Senator Tom Harkin’s (D-Iowa) comments about President Obama’s State of the Union Address seemed to be channeling one of this blog’s recent commentaries by Leon Fink on Obama’s Inaugural Address. Fink reflected on the absence of historical memory about the role of labor in the past and the present in Obama’s historical presentation of the role of movements. Harkin noted the same lack of labor and the power equation in Obama’s view of history and policy.
Speaking the day after the SOTU address on the Bill Press show, Harkin expressed satisfaction with much of the speech, including an emphasis on building the middle class. But he suggested that Obama left out the key mechanism that could build a middle class: labor unions. Harkin commented that “the crux” of “the problem is that people don’t have any power…You’ve got to give workers more of a power to be able to bargain for things like their wages, for pensions, for family and medical leave, and paid sick leave and things like that.” Harkin felt “upset and really saddened” that Obama “didn’t even give a nod to labor unions,” noting that without them, the President wouldn’t have been elected.
Fink wrote in his blog last week that labor unions were left out of the Inaugural, an absence doubly notable because of the inclusion of Seneca Falls and Stonewall in the pantheon of progressive political memories, as well as an astonishingly welcome nod to “collective action” as the way that the U.S. had moved closer to realizing its own ideals. By erasing labor unions from the list, Obama was expressing the reality of Democratic Party calculations.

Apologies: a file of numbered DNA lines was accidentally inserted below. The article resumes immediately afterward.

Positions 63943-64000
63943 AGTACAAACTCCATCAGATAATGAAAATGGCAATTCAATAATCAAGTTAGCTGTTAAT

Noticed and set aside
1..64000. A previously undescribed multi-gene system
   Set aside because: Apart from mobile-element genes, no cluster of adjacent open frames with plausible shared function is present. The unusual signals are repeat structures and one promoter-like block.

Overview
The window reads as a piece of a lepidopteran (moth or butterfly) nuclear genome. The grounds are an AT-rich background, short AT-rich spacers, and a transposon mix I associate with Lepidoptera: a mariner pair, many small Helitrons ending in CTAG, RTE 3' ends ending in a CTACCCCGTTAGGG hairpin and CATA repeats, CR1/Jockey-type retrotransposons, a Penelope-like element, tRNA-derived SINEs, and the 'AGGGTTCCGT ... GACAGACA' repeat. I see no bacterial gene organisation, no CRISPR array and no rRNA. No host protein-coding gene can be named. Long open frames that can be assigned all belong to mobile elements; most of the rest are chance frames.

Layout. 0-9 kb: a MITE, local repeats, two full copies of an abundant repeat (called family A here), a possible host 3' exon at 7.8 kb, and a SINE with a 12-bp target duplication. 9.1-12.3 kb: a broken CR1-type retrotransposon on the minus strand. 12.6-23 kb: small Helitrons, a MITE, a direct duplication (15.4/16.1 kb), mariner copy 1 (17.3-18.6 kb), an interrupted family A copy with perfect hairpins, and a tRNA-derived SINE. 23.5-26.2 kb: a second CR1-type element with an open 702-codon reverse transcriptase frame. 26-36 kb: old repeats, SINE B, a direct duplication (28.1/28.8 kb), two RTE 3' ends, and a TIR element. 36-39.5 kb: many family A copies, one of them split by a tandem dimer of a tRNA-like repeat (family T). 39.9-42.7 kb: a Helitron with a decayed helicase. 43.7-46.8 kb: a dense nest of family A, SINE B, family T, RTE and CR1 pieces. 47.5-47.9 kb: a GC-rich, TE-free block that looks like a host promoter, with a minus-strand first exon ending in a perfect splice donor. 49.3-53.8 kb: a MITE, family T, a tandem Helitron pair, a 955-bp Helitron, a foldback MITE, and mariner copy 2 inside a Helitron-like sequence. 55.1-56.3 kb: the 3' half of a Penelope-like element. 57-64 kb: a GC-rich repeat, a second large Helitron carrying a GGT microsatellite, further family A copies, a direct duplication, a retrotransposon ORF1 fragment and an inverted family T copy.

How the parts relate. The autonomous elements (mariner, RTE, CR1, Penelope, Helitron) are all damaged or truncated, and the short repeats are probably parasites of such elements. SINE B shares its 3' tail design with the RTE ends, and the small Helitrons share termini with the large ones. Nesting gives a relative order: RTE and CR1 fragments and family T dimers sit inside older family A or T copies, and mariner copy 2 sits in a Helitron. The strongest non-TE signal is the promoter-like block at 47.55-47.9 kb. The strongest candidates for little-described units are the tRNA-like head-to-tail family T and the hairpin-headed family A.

Harkin is an old school New Deal liberal who is retiring, one of the last of the remaining “labor” Democrats who gave some credibility to AFL-CIO’s strategy of spending boatloads of members’ dues and energy on political campaigns for centrists and liberals. Harkin’s disabled brother Frank was “permanently replaced” by Delevan Corporation in 1978 in a struggle that “broke his spirit,” after having been a reliable worker for 23 years. Delevan had been bought out by investors who provoked a strike to get rid of the union. By that time, the Democratic Party was already wooing the financier vultures like Delevan’s owners. The AFL-CIO unions’ strategy of moderation and party politics failed to stem the tide of Carter, Reagan, Clinton and Bush policies that contributed to the steady decline of the labor movement as a force in U.S. politics. Now Obama follows in a long train of abuses.
I’ve never thought the idea of creating or saving the middle class expresses the vision of a fighting labor movement (when it’s been a movement) past or present. It’s a bad term to remedy the class war that has been on-going. But the language and memory employed by Obama reflects what labor can expect from him in his second term. It’s time for a new plan, because empowering labor isn’t on the agenda.